Daily use of probiotics reduced ventilator-associated pneumonia (VAP) in critically ill patients by almost half, according to new research from Creighton University School of Medicine in Omaha, Nebraska.
The study was published on the American Thoracic Society’s Web site ahead of the print edition of the American Journal of Respiratory and Critical Care Medicine.
It is estimated that VAP complicates the care of up to 30 percent of critical care patients receiving mechanical ventilation. “Patients with VAP have increased morbidity, mortality and hospital costs as well as prolonged intensive care unit (ICU) and hospital lengths of stay, and increased costs.”
“We chose to study probiotics in this context because VAP is increasingly caused by pathogens associated with antimicrobial resistance and the supply of novel antibiotics is essentially nonexistent for the foreseeable future,” said Lee E. Morrow, M.D., M.Sc., associate professor of medicine at Creighton University and lead author. “The implication is that novel methods of prevention must be our priority.”
Although previous studies have suggested that probiotics might be effective in reducing risk of VAP, the results have been limited by the quality of their design.
“We were unsure what to expect with this trial,” said Dr. Morrow. “Ultimately our hope was that upon completion of this ‘proof of concept’ study we could demonstrate two critically important points in a patient group at high risk for developing VAP: One, that properly selected probiotic agents can be safely administered to critically ill patients; and, two, when administered to the proper study population these agents also have efficacy in disease prevention. We felt that rigorously establishing these suppositions as facts was essential in order to continue to study probiotic agents in the intensive care unit setting.”
Dr. Morrow and colleagues included 138 critically ill patients from a single center to receive either placebo or probiotic therapy. Patients in the treatment arm received 2 x 109 colony-forming units of Lactobacillus rhamnosus twice daily — half the dose was administered as a slurry to the oropharynx and the remainder was given through nasogatsric tube. After almost 5 years, the researchers found that daily use of probiotics not only decreased VAP infections by about 50 percent compared to placebo, but also reduced the amount of antibiotics needed in comparison to placebo-treated patients. This reduction in antibiotic consumption led to significantly fewer Clostridium difficile infections in patients given probiotics. No side effects attributable to the probiotics were observed.
Meta analysis of similar studies shows an overall reduction in VAP of 39 percent with probiotics.
“Collectively, these data suggest that Lactobacillus may represent a novel, inexpensive (retail price, $2.13 per day for four tablets as administered per protocol), and non-antibiotic approach to prevention of nosocomial infections in properly selected ICU patients,” said Dr. Morrow.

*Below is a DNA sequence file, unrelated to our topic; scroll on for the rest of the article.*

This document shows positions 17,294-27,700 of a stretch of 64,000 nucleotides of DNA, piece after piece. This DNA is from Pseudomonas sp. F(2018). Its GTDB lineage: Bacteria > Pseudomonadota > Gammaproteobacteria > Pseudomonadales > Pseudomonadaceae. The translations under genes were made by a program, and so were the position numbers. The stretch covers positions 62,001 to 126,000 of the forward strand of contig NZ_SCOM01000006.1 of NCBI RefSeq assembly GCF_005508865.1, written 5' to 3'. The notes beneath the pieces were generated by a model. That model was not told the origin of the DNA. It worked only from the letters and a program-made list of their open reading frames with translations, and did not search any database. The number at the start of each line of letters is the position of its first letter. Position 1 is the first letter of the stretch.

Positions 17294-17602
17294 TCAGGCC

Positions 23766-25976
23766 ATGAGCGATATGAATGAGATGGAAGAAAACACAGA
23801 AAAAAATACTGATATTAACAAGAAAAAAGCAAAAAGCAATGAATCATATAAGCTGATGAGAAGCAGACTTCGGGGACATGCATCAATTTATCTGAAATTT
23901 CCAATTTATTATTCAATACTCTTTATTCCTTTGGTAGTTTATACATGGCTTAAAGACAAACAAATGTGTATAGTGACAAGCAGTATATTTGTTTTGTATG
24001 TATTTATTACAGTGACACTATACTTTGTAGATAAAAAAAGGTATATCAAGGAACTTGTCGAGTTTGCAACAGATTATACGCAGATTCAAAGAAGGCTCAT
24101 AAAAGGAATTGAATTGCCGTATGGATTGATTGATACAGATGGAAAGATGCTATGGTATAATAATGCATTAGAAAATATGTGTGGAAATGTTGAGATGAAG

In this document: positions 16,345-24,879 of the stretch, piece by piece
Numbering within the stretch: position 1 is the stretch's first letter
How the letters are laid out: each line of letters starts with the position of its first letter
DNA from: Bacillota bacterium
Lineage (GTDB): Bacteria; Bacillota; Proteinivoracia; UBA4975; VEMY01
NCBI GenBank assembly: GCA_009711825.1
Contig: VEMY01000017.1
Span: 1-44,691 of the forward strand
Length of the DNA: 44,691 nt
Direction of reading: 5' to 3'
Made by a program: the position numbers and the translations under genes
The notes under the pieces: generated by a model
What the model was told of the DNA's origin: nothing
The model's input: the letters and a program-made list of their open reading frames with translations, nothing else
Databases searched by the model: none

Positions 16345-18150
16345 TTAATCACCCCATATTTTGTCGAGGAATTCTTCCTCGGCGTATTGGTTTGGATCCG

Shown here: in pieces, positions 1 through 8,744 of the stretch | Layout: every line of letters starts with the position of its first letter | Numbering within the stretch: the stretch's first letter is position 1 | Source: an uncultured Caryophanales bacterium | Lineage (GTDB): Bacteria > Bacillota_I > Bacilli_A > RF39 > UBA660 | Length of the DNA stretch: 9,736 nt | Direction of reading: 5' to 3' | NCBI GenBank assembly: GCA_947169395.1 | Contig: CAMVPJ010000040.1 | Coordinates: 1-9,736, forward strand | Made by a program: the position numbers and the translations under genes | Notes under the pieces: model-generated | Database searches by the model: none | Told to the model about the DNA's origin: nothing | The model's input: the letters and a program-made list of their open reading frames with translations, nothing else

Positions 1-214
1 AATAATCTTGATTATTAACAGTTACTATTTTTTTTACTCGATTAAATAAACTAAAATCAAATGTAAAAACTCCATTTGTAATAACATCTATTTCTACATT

Because the patients were carefully selected to reduce the risk of iatrogenic infection, and over 90 percent of patients in the ICU were deemed ineligible for the study, it is important to note, Dr. Morrow cautioned, that these findings are not applicable to all ICU patients and probiotics should not be used for VAP prophylaxis beyond the population that was included in this study.
“We strongly emphasize that these data should be viewed as preliminary in nature and cannot be generalized to the general ICU population given the prolonged period of enrolment, the rigorous inclusion criteria, the large number of exclusion criteria and the small number of patients included.
Other studies have found potentially harmful effects of probiotics, underscoring the need for meticulous monitoring of patients.
“Probiotic prophylaxis of VAP using Lactobacillus rhamnosus GG appears safe and efficacious in a select population with a very high risk of VAP,” concluded Dr. Morrow. “Ultimately, probiotics may fulfill a role in antimicrobial stewardship programs given the reductions in antibiotic consumption. Larger, multicenter clinical trials with more liberal inclusion criteria are needed to establish efficacy of probiotics and to allow for extrapolation to a larger at-risk population.”
The above story is reprinted (with editorial adaptations by ScienceDaily staff) from materials provided by American Thoracic Society, via EurekAlert!, a service of AAAS.
1. Lee E. Morrow, Marin H. Kollef, and Thomas B Casale. Probiotic Prophylaxis of Ventilator-associated Pneumonia: A Blinded, Randomized, Controlled Trial. American Journal of Respiratory and Critical Care Medicine, 2010; DOI: 10.1164/rccm.200912-1853OC